The number of UK social worker jobs being advertised fell for the fourth consecutive month in September, figures have shown.
There were 12,960 unique social worker job postings across the UK last month, the recruitment sector’s umbrella body has revealed.
The Recruitment and Employment Confederation (REC), which represents agencies across the economy, released the figures as part of its regular labour market tracker, produced with research body Lightcast.
The figure is above pre-Covid levels – it was 9,070 in February 2020 – but marks a fall from a high of over 18,000 in May and June this year.
It is also below the total in September 2022 (13,815), a time that coincided with the latest official data on the local authority social work workforce in England. This revealed that the full-time social worker vacancy rate had risen from 16.7% to 20% in children’s services, and from 9.5% to 11.6% in adults’ services, over the preceding year.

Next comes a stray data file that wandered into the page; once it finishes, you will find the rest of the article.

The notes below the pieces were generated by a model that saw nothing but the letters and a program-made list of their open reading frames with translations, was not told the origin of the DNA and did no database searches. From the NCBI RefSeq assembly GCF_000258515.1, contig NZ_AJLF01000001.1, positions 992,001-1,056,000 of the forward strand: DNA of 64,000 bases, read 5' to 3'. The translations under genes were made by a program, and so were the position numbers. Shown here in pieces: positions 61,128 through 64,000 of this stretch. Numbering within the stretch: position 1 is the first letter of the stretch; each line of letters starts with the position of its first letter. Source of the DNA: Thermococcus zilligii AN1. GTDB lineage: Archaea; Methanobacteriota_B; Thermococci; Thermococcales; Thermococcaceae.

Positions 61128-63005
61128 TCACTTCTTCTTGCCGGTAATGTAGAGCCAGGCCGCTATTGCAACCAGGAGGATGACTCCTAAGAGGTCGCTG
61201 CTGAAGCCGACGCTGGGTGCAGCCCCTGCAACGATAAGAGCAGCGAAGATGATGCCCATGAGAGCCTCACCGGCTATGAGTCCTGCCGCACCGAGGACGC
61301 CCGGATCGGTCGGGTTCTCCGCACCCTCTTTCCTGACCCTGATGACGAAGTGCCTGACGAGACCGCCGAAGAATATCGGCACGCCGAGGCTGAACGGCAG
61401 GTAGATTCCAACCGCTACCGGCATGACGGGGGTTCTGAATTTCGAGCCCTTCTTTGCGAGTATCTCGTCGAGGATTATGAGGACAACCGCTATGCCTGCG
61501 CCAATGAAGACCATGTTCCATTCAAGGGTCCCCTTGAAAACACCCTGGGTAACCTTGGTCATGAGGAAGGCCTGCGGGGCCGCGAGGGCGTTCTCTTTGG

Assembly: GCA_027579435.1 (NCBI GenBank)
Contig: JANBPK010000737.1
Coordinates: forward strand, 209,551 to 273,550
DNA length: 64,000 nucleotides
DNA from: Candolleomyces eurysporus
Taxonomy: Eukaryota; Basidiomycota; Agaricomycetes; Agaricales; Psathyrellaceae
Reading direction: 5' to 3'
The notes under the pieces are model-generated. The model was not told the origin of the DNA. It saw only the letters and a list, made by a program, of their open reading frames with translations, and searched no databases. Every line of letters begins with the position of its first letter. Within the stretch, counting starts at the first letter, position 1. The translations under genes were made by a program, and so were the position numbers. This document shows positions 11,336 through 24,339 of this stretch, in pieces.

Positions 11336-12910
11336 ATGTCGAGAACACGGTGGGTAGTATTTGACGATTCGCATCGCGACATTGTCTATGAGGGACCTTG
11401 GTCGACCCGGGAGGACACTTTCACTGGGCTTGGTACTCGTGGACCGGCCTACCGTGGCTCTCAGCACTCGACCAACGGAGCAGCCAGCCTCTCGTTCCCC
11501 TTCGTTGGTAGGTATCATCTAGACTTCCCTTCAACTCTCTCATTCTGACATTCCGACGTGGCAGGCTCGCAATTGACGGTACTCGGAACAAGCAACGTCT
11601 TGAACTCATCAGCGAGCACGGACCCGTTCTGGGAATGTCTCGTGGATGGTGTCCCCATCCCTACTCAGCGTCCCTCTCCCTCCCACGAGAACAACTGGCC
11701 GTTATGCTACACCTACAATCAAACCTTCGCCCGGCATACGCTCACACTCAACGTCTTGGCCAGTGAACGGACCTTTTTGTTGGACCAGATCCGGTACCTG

Councils ‘managing greater demand with fewer workers’
Despite the fall in the number of job postings over the past few months, the REC said the challenges in recruiting and retaining social workers had not abated.
“There was a really significant demand for social work services as an outcome of Covid,” said its deputy chief executive, Kate Shoesmith. “Local authorities reported an increase in need and service users. We also heard about how the needs of service users were more complex than ever and that the workforce was straining under pressure from that heightened demand.
“This fuelled concern about people leaving the social work workforce altogether. Things have not changed much as of today, leaving local authorities having to manage greater demand with a lower supply of workers.”
Shoesmith said the agencies the REC represents “have been a big part of the solution to overcoming labour shortages”.
However, the Association of Directors of Children’s Services has raised significant and ongoing concerns about the behaviour of some agencies, particularly the practice of only supplying locums to local authorities as teams, rather than individuals, driving up costs and leaving authorities with less control of their practice.
The ADCS welcomed the news but said it was disappointed that the DfE was not planning to implement the restrictions in their original form. The REC, which has opposed the rules, welcomed the opportunity for further consultation on how they would work.